S03E07 (17th November 1971). Written by Robert Barr, directed by Gilchrist Calder
The series has been on a bit of a roll recently. I wonder if this good run will continue? (Spies Robert Barr’s name in the opening credits). Oh dear ….
That’s possibly a little unfair, as although Barr’s scripts haven’t always been the strongest, The Bounty Hunter isn’t that bad, even though the first twenty minutes moves at a glacial pace.
The episode opens with the arrival of a man called James Langley (David Sinclair). He wanders around the town, taking in the sights, but it becomes clear that he’s searching for something (Langley’s taking his time about it though). The film work during these scenes are nice enough, but it just feels like padding (or maybe the series had a certain film allocation for the episode and was determined to use it – whether it benefited the story or not).
We learn that Langley is looking for William Ross (Prentis Hancock). Ross is an associate of Jimmy Price (Hugh Murray), who’s currently serving time for bank robbery. Langley speaks to Price’s father (played by Jimmy Gardner), his wife Betty (Bonnie Hurren) and a friend – Lawrence Morgan (David Hargreaves). All claim not to know where Ross can be found, but eventually (about twenty minutes in) Langley and his fellow strong-arm colleague, Harry Dalton (Mark Moss), manage to run him to ground.
By this point you’re probably wishing that Langley had met Ross within the first five minutes or so, it certainly would have saved all this faffing about. Positives from the first half of the episode? Jimmy Gardner provides a nice turn as Price Snr and there’s a few brief, but entertaining, scenes between Barlow and Watt.
But it’s only when Langley meets Ross and can begin to explain today’s plot that the story really gets going. Price Jnr, Ross and Morgan pulled a bank job several years ago – Ross is doing time for it, but the money (never recovered) is still somewhere on the outside. Langley and Dalton want half of it ….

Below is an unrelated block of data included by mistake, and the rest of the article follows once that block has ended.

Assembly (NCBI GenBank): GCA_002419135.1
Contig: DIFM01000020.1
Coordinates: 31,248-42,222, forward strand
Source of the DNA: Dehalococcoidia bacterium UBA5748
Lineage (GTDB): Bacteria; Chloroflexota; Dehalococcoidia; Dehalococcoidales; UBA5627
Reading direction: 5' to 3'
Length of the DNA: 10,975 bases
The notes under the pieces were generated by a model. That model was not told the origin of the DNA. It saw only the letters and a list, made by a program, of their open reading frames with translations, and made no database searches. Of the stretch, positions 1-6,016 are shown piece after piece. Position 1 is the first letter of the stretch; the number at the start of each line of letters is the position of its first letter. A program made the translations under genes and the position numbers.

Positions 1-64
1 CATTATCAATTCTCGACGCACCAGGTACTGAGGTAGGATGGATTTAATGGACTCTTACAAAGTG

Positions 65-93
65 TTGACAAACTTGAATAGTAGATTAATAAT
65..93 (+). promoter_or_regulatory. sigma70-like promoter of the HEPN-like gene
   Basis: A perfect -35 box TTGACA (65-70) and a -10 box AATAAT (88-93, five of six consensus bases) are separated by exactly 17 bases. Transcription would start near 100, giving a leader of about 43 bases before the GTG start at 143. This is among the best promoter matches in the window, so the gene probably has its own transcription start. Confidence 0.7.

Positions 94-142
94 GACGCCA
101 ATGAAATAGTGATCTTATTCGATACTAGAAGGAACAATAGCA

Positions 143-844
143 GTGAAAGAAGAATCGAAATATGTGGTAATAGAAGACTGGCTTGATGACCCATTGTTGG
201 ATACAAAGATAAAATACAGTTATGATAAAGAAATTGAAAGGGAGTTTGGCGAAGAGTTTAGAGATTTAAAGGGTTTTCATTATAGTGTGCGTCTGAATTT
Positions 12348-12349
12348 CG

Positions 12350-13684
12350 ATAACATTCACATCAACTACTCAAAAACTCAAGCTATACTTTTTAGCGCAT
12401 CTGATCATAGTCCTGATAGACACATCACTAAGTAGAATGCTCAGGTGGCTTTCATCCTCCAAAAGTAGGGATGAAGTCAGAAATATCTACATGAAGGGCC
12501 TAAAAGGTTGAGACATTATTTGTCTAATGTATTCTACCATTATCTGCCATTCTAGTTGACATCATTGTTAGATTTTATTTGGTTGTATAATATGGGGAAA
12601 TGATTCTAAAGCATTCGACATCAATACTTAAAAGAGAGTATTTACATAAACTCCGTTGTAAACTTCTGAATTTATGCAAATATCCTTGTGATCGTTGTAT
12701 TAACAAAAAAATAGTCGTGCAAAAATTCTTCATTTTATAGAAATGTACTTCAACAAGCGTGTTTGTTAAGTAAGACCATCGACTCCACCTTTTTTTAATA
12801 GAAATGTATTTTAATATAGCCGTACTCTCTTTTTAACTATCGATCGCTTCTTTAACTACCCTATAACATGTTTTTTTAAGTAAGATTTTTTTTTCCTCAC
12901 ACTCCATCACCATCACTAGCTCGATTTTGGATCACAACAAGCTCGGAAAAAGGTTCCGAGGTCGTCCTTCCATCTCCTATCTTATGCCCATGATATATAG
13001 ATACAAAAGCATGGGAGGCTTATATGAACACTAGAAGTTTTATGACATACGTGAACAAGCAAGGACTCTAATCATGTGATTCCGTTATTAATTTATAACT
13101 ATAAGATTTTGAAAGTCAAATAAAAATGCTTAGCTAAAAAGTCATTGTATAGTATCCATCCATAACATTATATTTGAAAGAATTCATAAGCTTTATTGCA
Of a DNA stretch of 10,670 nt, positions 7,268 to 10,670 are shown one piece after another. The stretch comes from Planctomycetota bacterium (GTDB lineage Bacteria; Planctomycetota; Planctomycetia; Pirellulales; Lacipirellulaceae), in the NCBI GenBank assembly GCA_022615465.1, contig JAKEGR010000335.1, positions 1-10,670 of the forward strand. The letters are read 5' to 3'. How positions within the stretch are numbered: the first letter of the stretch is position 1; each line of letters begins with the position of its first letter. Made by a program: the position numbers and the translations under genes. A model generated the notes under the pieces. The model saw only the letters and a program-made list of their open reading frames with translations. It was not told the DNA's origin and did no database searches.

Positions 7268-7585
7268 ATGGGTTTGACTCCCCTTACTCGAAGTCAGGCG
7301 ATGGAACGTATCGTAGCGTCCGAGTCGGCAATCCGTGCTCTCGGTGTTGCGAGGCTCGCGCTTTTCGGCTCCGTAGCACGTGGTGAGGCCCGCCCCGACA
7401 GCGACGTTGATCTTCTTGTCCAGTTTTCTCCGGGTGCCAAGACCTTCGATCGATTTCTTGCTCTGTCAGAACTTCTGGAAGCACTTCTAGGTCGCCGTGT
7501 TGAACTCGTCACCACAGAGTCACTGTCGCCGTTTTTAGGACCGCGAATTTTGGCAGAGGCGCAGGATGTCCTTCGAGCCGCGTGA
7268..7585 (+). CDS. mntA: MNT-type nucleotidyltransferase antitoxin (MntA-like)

Villains robbing villains is a nice twist on the more traditional type of plot and David Sinclair exudes considerable menace as Langley (he’s not an actor that I’ve ever really noticed before, but I’ll keep an eye out for his performances in the future). More familiar faces from this era of television for me were David Hargreaves and Prentis Hancock.
Ross (Hancock) – modelling a nice moustache – is the unfortunate one who gets beaten up several times by Langley and Dalton. Although it’s very noticeable that it always happens off-screen (Ross simply reappears with a dash of blood about his mouth or a bruise on his cheek). Was the series that squeamish about pre-watershed violence?
The Task Force are less essential to the story than usual. True, they round up all the baddies at the end and retrieve the money, but the guest actors are the ones who get the most to do. Barlow and Watt share a nice (if brief) pub scene early on though and there’s some comic mileage to be mined from the bun-eating Sergeant Evans.
Slow to get going then, but it turns out to be worth it in the end. The Bounty Hunter was the first of twelve SS:TF stories directed by Gilchrist Calder who would later also work on Barlow at Large and the Barlow/Watt spin offs Jack the Ripper and Second Verdict.